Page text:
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- October 22, 2001
- Vol. 56
- No. 17
Picks and Pans Main: Tube
Talking With...Roger Lodge
Show of the week
I'm checking my notes on this show's late-September premiere, and I notice half of them are crossed out.
Sydney Bristow (Jennifer Garner) works for a bank. No, it's a front for the CIA's SD-6 division. Hold on. SD-6 is really a renegade espionage outfit inimical to U.S. interests. And apparently one of the evildoers is Sydney's stern father (Victor Garber), thought to be an importer—or was it exporter?—of airplane parts. Out of patriotic duty, she'll have to become his covert foe by serving as a CIA mole inside SD-6. Wait—or are they both secretly on the side of right? By the time the exciting pilot was done, Alias had established itself as a drama where nothing is written in ink, much less set in stone.
Not that I'm totally sold on the series. Sydney gets out of jams with martial artistry Jackie Chan might envy, and episode 2 was a mite early for her to be disarming a nuclear bomb. But Garner (Pearl Harbor) has an appeal that transcends implausibility, and the strong supporting cast includes Ron Rifkin as the ruthless chief of SD-6 and Carl Lumbly as the partner Sydney probably can't afford to trust.
Bottom Line: Spy vs. spy with style
NBC (Mondays, 10 p.m. ET)
"You are not a cop.... Why don't you just stick to your job?"
Yeah, sure. Naysaycrs won't keep Dr. Jordan Cavanaugh (Jill Hennessy, formerly of Law & Order) from crime-busting in this new series any more than they dissuaded Jack Klugman's character from solving murders in NBC's Quincy, M.E. between 1976 and 1983. On TV—as in the bestselling novels of Patricia Cornwell and Kathy Reichs—medical examiners think outside the box. Jordan is certainly sexier than Quincy. In last month's pilot, she stirred a rogue policeman's lust, cuffed him to the bed, then checked his arm for the bite mark that tied him to a slaying. Unfortunately she's in danger of being bogged down in the back story involving her ex-cop father (Ken Howard from The White Shadow) and his search for whoever killed her mother 22 years ago. Dad makes himself useful only when he and Jordan brainstorm about current mysteries. Maybe he could lose his bland lady friend (Lois Nettleton) and turn private eye.
Hennessy has the feistiness the lead role requires, and Miguel Ferrer bears watching as her tense, neurotic supervisor. Too bad the first couple of cases were too easily cracked.
Bottom Line: Middling M.E.
ABC (Wednesdays, 8:30 p.m. ET)
The WB (Fridays, 9:30 p.m. ET)
These new entries are the latest in a long line of sitcoms about extremely fallible fathers. Though neither is blessed with much wit, one at least has some energy.
Raising Dad finds Bob Saget (Full House) trudging back to single parenthood as Matt, widowed father of two girls. Sarah (Kat Dennings) has the bad luck to attend the high school where Dad teaches creative writing as if it were Introduction to Standup Comedy. His apparent function in life is to embarrass her unthinkingly, but he does so with zero flair. Elementary schooler Emily (Brie Larson) has more fun with easygoing Grandpa (Jerry Adler, who plays Hesh on The Sopranos).
According to Jim is basically a playpen for Jim Belushi as an unrefined Chicagoan with three kids. To get an idea of his character, recall the beer buddies of Saturday Night Live's old "Da Bears" skit. Courtney Thorne-Smith (late of Ally McBeal) is too glamorous to be portraying the wife of a guy who'll scratch his backside in front of his sister-in-law (Kimberly Williams). Still, Belushi's gusto is all this show has going for it. Bottom Line: Jimbo by a nose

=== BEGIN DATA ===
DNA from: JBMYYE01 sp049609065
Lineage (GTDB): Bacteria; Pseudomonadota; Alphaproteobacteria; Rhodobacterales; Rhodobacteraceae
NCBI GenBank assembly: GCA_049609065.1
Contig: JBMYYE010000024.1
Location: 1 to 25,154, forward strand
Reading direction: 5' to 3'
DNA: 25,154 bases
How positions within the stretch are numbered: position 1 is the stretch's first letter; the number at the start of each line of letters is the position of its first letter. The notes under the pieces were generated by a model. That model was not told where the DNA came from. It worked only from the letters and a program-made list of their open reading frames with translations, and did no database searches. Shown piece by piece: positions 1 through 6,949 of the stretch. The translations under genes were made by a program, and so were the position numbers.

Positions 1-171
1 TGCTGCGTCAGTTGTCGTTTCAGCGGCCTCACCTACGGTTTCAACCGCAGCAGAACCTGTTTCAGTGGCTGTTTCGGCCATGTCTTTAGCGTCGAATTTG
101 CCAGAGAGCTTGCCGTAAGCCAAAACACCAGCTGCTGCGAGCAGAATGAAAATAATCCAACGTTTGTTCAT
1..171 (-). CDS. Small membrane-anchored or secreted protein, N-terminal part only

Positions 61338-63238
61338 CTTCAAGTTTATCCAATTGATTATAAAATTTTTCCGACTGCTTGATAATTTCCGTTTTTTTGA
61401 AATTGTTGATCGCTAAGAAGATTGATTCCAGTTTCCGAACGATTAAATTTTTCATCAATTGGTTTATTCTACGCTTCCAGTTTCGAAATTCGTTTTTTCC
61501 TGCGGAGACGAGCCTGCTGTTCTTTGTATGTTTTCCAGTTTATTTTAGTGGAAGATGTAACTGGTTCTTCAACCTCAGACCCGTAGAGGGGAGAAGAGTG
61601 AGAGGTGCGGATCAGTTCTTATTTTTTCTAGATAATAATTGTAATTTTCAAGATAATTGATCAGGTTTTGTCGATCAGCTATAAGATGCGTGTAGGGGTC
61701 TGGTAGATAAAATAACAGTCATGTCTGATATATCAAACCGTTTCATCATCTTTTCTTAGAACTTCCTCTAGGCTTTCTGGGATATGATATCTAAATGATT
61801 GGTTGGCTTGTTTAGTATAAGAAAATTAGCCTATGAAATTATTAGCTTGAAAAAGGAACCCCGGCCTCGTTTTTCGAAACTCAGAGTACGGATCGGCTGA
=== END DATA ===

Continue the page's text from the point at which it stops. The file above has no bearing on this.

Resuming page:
Sunday, Oct. 21 JENIFER CBS (9 p.m. ET) Laura San Giacomo, Jane Kaczmarek and Annabella Sciorra star in this TV movie as sisters who unite when one is diagnosed with Lou Gehrig's disease.
Monday, Oct. 22 LABORS DELIVERY 2 TLC (9 p.m. ET) Young residents at New Orleans's University Hospital learn fast about high-risk pregnancies.
Tuesday. Oct. 23 VH1/V0GUE FASHION AWARDS VH1 (9 p.m. ET) Alicia Keys and Lil' Kim are among the stylin' celebs set to appear.
Wednesday, Oct. 24 BIOGRAPHY: IMELDA MARCOS A&E (8 p.m. ET) A look at the life of the Philippines' ex-first lady.
Thursday, Oct. 25 TESTING OUR SCHOOLS PBS (9 p.m. ET) Can President Bush's education plan pass a Frontline exam?
Friday, Oct. 26 RADIO MUSIC AWARDS ABC (9 p.m. ET) Live from Las Vegas, Elton John gets the Legend Award, and Kid Rock and Sugar Ray perform.
Saturday, Oct. 27 WORLD SERIES FOX (7:30 p.m. ET) Baseball's boys of autumn take the field for Game 1.
As the host of the syndicated matchmaking show Blind Date, Roger Lodge has seen it all. Like the insect buff who tried to impress his date with a gift-wrapped live scorpion over dinner. Or the guy who planned the evening around a visit to the Hustler pornography store. "The level of inappropriateness is amazing," says Lodge.
Inappropriate or not, Lodge, 41, who got his break guest-hosting E!'s Talk Soup in 1995, watches every date—10 times each—and adds his own snarky comments to the ones that pop up in cartoon thought balloons ("When exactly did you get the lobotomy?") over the couple's heads. "I want to be the voice of the viewer and comment on what people are thinking back home," says the Orange County, Calif ., native. Home for the divorced Lodge, who has a 12-year-old son, is now L.A. And as for seeing him on his own blind date, don't hold your breath. Lodge, who is dating a 30-year-old actress, insists he has never been set up. And if he were, he certainly wouldn't want the added pressure of having a Blind Date camera crew tag along. "Heavens, no," he says. "What could be tougher?"
- Lorenzo Benet.
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